My Research

Master's Thesis Research -
Austin Peay State University (2020 - )

  • Personality (consistent variation in behavioral traits) has been identified in a wide range of taxa, including several cyprinid species3,4 .
  • Personality has been linked to important ecological characteristics, such as dispersal and foraging activity1.
  • However, few studies have investigated personality-related dispersal into intermittent habitat types or whether personality exists for native fauna that don't disperse over large distances, particularly in SE USA.
  • Objectives:
  • Examine whether personality exists in an important local minnow species, the Creek Chub (Semotilus atromaculatus).
  • If consistent variation is discovered, characterize personality and identify any personality syndromes.
  • Investigate whether an individual’s personality is related to its decision to colonize intermittent streams.
  • Methods:
  • Collect individuals by seine from perennial and intermittent streams.
  • Acclimate, feed ad libitum, monitor for dropouts.
  • Assay for behavior: (1) Open-Field Test (pictured above): Boldness and Exploratory Tendencies, (2) Shoaling choice experiment: Sociability, and (3) Conspecific Aggression: Aggression.
  • Conduct a second round of assays 3 weeks later to measure personality consistency.
  • Measure physical characteristics such as body mass and length, dissect to determine sex.
  • Preliminary Observations:
  • A small number of fish collected from perennial streams have been assayed once.
  • Our open-field arena was adapted from a previous study on mosquitofish and may need to be adapted further for the Creek Chub2.
  • Sampling will be conducted until approximately 70 individuals have been tested, or clear differences have been detected.
  • References:
    1. Biro, P. A., and J. A. Stamps. 2008. Are animal personality traits linked to life-history productivity? Trends in Ecology and Evolution 23:361–368.
    2. Cote, J., S. Fogarty, K. Weinersmith, T. Brodin, and A. Sih. 2010. Personality traits and dispersal tendency in the invasive mosquitofish (Gambusia affinis). Proceedings of the Royal Society B: Biological Sciences 277:1571–1579.
    3. Crane, A. L., M. C. O. Ferrari, I. A. E. Rivera-Hernández, and G. E. Brown. 2019. Microhabitat complexity influences fear aquisition in fathead minnows. Behavioral Ecology 31:261–266.
    4. Fu, S. J. 2020. The effect of personality measurement conditions on spontaneous swimming behavior in the pale chub Zacco platypus (Cyprinidae). Laboratory of Evolutionary Physiology and Behavior, Chongqing Key Laboratory of Animal Biology, Chongqing Normal University, Chongqing, China.

    Summer Undergraduate Research Experience - University of San Diego (2016)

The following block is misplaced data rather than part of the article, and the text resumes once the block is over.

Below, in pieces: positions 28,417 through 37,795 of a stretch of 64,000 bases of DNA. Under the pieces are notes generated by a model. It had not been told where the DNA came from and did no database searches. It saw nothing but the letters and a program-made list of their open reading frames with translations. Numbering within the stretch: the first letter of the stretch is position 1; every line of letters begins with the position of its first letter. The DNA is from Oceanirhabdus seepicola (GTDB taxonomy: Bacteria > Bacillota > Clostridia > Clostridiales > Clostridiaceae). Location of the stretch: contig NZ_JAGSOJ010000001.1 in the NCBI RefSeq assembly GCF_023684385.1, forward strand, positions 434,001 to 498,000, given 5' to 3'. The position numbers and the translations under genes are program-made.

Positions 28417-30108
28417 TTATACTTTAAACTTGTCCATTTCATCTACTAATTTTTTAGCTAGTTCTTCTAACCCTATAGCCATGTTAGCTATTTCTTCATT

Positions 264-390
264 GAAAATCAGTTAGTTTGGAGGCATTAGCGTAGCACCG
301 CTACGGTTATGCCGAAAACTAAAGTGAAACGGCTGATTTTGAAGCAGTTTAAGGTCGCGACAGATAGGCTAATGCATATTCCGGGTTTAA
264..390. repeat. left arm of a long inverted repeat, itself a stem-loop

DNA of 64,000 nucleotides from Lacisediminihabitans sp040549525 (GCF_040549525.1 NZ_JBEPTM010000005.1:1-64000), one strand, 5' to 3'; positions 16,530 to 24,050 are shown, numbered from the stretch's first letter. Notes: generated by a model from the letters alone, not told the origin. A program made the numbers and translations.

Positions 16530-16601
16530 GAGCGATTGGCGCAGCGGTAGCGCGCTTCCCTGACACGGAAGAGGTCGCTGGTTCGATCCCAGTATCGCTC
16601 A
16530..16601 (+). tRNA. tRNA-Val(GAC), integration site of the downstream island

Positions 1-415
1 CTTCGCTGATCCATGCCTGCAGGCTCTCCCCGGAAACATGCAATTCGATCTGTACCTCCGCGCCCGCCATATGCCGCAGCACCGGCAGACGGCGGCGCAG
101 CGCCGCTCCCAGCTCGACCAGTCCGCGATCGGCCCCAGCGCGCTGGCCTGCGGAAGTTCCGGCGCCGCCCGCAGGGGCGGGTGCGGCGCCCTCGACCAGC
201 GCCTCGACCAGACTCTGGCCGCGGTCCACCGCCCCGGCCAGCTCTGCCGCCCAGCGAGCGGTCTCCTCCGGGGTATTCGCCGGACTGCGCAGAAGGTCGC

• High levels of turbidity, a measure of “cloudiness”, can have adverse effects for species that rely on vision by increasing risk of mortality and decreasing foraging success2,3,4.
  • The California Killifish (Fundulus parvipinnis) and the Sailfin Molly (Poecilia latipinna) are common residents of many California estuaries, and are ecologically important as a trophic link between lower level invertebrate prey and large predators5.
  • Few studies have assessed how turbidity affects the escape responses of fishes, and even fewer have studied species found in Southern California1.
  • Objectives:
  • Determine whether and how increased turbidity affects predator evasion behavior of the California killifish and sailfin molly.
  • Methods:
  • Collected individuals via seine from the San Diego River and Mission Bay (San Diego, CA).
  • Established experimental aquariums at a particular turbidity (0, 50, 100 or 150 NTU’s).
  • Acclimated fish for 1 hour.
  • Online video analysis software (Tracker) was used to analyze the video reactions
  • Data was analyzed using a Kruskal-Wallis test.
  • Results:
  • At higher turbidities, both killifish and mollies exhibited lower detection distances.
  • At higher turbidities, both killifish and mollies exhibited lower evasion distances.
  • At higher turbidities, both killifish and mollies exhibited lower evasion speeds.
  • Implications:
    Increased turbidity significantly impacts the abilities of fish to detect predators. Therefore, anthropogenic contributions to turbidity are likely to significantly increase the mortality of fish, particularly juveniles. These results are increasingly relevant given the proposed and debated redevelopment of land bordering Mission Bay in San Diego.

    1. Feyrer, F. and Healey, M.P. (2003). Fish community structure and environmental correlates in the highly altered southern Sacramento-San Joaquin Delta. Environmental Biology of Fishes. 66: 123-132.
    2. Grecay, P.A. and Targett, T.E. (1996). Effects of turbidity, light level and prey concentration on feeding of juvenile weakfish Cynoscion regalis.Marine Ecology Progress Series. 131: 11-16 .
    3. Henley, W.F.; Patterson, M.A.; Neves, R.J. and Lemly, D.A. (2000). Effects of sedimentation and turbidity on lotic food webs: A concise review for natural resource managers. Reviews in Fisheries Science . 8.2:125-139.
    4. Lunt, J. and Smee, D. (2014). Turbidity influences trophic interactions in estuaries. Limnology and Oceanography. 6.59: 2002 -2012.
    5. Talley, D.M.; (2000). Ichthyofaunal utilization of newly-created versus natural salt marsh creeks in Mission Bay, CA. Wetlands Ecology and Management. 8.2: 117-132.